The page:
Two U.S. scientists say they've developed a light-weight, relatively inexpensive way of reducing unburned hydrocarbon air pollutants from gasoline engines.
Researchers Marcus Ashford and Ronald Matthews of the University of Alabama say when you start your car on a hot summer day, barely 20 percent of the gasoline injected into the engine vaporizes and powers the engine. The rest becomes part of the engine's emissions of unburned hydrocarbon air pollutants.
On a cold winter day, they said, the waste and pollution is much worse. Multiply by 230 million cars in the United States and the picture is much, much worse.
Their so-called on-board distillation system targets the root cause of such waste: gasoline's relatively low volatility, or ease in changing from a liquid to a gas. High-volatility components are separated from gasoline and stored for use after startup, until the engine and other components warm and become more efficient.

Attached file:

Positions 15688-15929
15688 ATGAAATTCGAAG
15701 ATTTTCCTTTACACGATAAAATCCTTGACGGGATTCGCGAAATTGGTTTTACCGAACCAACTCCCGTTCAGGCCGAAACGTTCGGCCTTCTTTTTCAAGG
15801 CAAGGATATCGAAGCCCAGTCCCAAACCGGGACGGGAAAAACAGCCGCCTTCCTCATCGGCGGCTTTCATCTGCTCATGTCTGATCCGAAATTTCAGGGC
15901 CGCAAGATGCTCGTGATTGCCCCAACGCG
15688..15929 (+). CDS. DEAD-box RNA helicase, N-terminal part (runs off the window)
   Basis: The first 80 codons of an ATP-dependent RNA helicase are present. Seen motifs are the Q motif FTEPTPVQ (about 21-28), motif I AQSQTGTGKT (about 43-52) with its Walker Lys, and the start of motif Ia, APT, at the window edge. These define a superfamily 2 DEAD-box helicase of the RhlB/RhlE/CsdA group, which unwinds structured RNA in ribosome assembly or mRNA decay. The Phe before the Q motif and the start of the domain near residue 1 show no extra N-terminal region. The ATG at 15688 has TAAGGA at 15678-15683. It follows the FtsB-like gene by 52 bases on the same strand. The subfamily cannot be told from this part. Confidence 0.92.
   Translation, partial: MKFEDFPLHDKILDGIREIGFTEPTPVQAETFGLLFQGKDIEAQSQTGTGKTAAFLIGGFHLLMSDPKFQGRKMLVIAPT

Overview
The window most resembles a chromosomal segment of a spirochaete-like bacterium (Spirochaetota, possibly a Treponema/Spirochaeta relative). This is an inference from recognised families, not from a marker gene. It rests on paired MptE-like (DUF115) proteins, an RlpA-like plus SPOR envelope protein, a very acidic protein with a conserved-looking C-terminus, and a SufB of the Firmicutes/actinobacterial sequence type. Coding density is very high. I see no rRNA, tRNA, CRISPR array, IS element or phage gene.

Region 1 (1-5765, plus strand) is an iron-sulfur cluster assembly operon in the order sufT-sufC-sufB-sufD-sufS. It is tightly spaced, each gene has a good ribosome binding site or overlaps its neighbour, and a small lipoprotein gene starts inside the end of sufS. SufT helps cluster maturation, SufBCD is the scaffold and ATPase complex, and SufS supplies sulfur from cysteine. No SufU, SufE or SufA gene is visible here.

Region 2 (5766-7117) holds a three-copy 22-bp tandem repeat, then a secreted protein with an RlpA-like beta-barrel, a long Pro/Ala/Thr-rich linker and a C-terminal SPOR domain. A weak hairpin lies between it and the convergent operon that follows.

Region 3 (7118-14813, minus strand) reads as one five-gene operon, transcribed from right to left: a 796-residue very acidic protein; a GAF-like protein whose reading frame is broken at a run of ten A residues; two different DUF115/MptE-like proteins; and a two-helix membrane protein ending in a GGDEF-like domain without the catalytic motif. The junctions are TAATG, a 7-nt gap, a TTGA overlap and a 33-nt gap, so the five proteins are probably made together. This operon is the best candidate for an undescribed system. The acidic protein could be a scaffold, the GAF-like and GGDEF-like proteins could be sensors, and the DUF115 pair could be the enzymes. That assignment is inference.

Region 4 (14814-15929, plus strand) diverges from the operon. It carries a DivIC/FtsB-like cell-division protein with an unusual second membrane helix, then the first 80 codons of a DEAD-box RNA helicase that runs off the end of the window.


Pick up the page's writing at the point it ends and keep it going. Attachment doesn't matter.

The system would add about five pounds to a car's weight and less than $100 to its cost when in full production, the scientists estimate.
The research is to appear in the Sept. 15 issue of the journal Environmental Science & Technology.
Copyright 2006 by United Press International
Explore further: EPA to keep strict gas mileage standards in place